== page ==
Nearly every adventuring party ends up in a tavern at some point of time or another. Sometimes, they’re a place of great importance for a plotline or a quest, and sometimes the party just wants to celebrate/commiserate over recent events. Either way – there are times when you’ll need to come up with a tavern on the fly, and while a name and NPCs can be easy enough, once they want to look at a menu, you might find yourself scrambling to determine a level of detail that you might not be prepared for. I personally have created a tavern menu in Barovia where the place ONLY sells stew (and if you want it to be fancy, they’ll throw on a sprig of parsley), because I was caught off guard. Taverns, while so essential to so many D&D campaigns, are often overlooked – especially their menus. We wanted to provide…
Before he became a Christian, C.S. Lewis was deeply inspired by ancient Pagan mythology, and he continued to value it as mythopoeia after his conversion, and seems to have sought to reconcile the Christian worldview with the ancient Pagan one (for example in That Hideous Strength). Lewis was also fascinated by the symbolism of astrology: a practice and worldview which started in Pagan antiquity and continued well into the Christian era. Lewis’ book,The Discarded Image: An Introduction to Medieval and Renaissance Literature, deals in part with astrological symbolism as part of the medieval worldview. Michael Ward has also suggested that Lewis intended the seven Narnia books to be an extended allegory of planetary symbolism. Whether or not he set out to make each book correspond to the themes of a particular planet is not settled; it is however possible to interpret them in…
Hey everybody, in case you haven’t heard there’s this phenomenal show streaming on Twitch called Critical Role which features a bunch of nerdy-ass voice actors sitting around playing Dungeons and Dragons, and they just launched a Kickstarter to create a half-hour animated special based on the exploits of Vox Machina, the legendary adventuring party they played as during their first campaign. All they needed, they said, was $750,000. Well, they met that goal in the first forty-five minutes of their launch and as of this writing the pledges from their fans, known as Critters, have surpassed an astonishing $5.8 million! Because of this, the animated special will now become an entire series!
All right, now for those of you who didn’t just crawl out from under a rock, HOLY SHIT IS THIS A WAKING DREAM? Seriously, did I wander into a fairy ring or follow the will-o’-the-wisps into some illusory pocket dimension in which nerds rule the universe and everybody loves each other? If so then please don’t rescue me.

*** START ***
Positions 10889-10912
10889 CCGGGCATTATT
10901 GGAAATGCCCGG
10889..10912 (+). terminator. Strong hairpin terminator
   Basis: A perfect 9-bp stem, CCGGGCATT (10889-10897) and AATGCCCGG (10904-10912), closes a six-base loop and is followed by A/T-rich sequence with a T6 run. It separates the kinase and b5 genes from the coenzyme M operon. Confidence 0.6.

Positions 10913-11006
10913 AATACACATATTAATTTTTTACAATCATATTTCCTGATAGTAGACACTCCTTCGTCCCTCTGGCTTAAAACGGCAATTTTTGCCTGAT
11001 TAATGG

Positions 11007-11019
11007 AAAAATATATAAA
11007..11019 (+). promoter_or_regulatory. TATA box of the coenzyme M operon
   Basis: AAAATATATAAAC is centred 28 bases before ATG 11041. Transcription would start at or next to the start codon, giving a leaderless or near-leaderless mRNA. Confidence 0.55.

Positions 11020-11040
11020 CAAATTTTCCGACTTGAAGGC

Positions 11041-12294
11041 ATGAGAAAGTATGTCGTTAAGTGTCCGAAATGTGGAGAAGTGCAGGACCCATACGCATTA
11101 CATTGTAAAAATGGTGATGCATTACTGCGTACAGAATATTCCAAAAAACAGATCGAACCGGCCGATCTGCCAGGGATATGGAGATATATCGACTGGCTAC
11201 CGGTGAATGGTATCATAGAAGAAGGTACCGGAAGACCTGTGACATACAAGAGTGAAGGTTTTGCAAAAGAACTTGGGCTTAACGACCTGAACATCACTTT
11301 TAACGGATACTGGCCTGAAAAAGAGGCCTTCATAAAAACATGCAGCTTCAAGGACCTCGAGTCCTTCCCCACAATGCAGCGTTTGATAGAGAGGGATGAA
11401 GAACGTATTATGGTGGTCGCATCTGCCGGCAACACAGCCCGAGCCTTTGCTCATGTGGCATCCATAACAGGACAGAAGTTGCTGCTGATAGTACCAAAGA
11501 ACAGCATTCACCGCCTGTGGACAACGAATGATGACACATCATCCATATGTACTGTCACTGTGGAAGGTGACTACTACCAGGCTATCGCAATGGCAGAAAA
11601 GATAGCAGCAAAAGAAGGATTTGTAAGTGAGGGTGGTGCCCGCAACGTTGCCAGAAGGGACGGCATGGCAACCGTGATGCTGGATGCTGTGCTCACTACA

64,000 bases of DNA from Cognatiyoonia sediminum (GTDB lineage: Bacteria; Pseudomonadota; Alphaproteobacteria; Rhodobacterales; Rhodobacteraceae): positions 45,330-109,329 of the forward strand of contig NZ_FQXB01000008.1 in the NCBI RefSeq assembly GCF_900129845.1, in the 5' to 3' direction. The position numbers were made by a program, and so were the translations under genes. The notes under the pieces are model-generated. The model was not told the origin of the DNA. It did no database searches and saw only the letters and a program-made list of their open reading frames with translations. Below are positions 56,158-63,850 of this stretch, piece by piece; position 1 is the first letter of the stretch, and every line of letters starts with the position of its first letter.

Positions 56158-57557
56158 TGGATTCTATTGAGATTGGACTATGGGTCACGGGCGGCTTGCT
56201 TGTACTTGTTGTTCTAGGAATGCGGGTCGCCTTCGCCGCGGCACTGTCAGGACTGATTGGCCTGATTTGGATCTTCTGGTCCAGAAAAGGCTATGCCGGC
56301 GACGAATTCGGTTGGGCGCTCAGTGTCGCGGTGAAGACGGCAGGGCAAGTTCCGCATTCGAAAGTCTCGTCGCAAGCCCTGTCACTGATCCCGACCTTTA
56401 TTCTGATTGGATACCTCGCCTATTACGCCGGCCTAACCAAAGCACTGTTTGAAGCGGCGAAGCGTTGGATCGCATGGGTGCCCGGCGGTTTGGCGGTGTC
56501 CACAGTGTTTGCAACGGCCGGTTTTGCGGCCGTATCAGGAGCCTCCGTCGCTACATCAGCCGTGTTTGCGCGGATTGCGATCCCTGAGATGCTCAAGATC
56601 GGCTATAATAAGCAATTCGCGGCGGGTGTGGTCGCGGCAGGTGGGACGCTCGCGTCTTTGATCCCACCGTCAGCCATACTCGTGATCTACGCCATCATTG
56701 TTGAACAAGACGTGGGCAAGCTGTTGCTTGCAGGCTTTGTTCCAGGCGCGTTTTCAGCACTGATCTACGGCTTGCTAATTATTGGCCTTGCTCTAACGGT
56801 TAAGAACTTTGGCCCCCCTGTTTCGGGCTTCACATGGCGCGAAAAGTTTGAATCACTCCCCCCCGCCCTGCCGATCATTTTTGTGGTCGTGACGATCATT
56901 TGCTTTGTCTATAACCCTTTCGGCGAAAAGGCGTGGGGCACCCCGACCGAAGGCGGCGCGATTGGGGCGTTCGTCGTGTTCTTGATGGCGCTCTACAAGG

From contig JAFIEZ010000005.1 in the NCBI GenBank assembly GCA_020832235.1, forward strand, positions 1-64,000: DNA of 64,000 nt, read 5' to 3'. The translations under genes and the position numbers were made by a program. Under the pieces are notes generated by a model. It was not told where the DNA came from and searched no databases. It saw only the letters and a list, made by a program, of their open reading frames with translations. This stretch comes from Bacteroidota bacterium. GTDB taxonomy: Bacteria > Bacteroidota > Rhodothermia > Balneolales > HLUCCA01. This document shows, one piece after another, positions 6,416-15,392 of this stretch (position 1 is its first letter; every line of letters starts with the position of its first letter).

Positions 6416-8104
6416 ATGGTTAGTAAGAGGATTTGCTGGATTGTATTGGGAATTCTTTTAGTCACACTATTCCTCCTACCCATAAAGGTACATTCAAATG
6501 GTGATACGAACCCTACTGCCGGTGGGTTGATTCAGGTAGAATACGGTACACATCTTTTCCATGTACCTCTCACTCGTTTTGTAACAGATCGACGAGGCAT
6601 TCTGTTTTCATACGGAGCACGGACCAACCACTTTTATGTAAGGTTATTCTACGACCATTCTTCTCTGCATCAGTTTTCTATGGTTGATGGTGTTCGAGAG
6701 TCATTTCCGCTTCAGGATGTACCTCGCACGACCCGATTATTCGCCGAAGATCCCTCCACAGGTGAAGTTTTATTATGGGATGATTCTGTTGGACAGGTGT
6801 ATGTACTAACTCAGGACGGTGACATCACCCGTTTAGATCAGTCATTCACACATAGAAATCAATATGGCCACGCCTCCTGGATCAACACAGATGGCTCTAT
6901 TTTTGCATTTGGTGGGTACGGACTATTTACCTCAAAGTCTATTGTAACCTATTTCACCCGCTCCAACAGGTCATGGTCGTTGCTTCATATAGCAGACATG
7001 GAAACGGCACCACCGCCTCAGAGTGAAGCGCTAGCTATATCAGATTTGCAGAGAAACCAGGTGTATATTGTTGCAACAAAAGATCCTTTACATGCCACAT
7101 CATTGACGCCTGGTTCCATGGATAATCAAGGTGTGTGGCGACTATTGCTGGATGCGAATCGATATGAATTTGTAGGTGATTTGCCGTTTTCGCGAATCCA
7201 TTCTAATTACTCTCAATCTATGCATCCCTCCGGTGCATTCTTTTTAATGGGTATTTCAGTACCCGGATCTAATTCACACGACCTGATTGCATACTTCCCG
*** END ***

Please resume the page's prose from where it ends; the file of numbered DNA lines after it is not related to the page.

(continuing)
I’ll never forget when I first discovered Critical Role and Vox Machina. I was thrilled that a show like this even existed, so imagine how I felt once it dawned on me how successful it was. And it didn’t take me long to start fantasizing about an animated series based on these characters, though at the time I didn’t think it was likely to happen anytime soon.
Funnily enough, I was led to this uncanny web series by another strange phenomenon which I’d once considered an unlikely success, the television show Supernatural, when Felicia Day made an appearance on it as Charlie Bradbury, a lovable nerd who instantly became my favourite recurring character. I also recognized that actor from Buffy the Vampire Slayer, and when I learned that she had a web series called The Guild I had to go check it out. It was then that I was introduced to Geek & Sundry, and thereby the Vox Machina campaign of Critical Role, which Day also guest-starred in.
I was a latecomer though. By the time I started watching the first campaign the second one, featuring a new adventuring group called the Mighty Nein, was already beginning. So when I joined the ever-growing online community of Critters on Tumblr and Twitter, I kept seeing spoilers everywhere. This eventually prompted me to just jump right in and start watching the live stream of the second campaign every Thursday while I struggled to catch up on past episodes the rest of the week. Now that I’m all caught up with the second campaign, I’ve gone back to catching up with the first one. But I’ve still got a long way to go.
The great thing about the upcoming animated special SERIES!!! though is that it will deal with events from before the campaign started streaming, so I can take my time and not feel pressured to neglect my real life in order to get up to speed. But then, another great thing about this show is that once you get a feel for each of the characters, it doesn’t really matter where you start watching. I mean, I tuned into the live special The Search for Grog when the VOD became available in February despite having only seen episodes 1 -18 of Campaign 1 at that point, and I was still able to thoroughly enjoy it.
Needless to say, I’m very, very, VERY excited about the upcoming animated series The Legend of Vox Machina and I hope we’ll eventually get to see one featuring the Mighty Nein as well! Huzzah!
It is sort of a trick, isn’t it? Any true Tolkien fan will say that every page in The Letters of J.R.R. Tolkien is essential. However, not everyone enjoys letters as much as I do. Some might absolutely love The Lord of the Rings and The Hobbit, but don’t find great joy peeking into the lives of authors by reading their mail. I may well be the odd man out.
However, embedded in the bits and pieces of correspondence that remain are some absolute gems. It is in these letters that we discover that Tolkien supported C.S. Lewis in his first foray into fiction. We see the heart-crushing weight of work that Tolkien was faced with, and the struggles that he had to complete The Lord of the Rings. And we have the moments, finally, when he finished his work and made it ready for publication. The letters…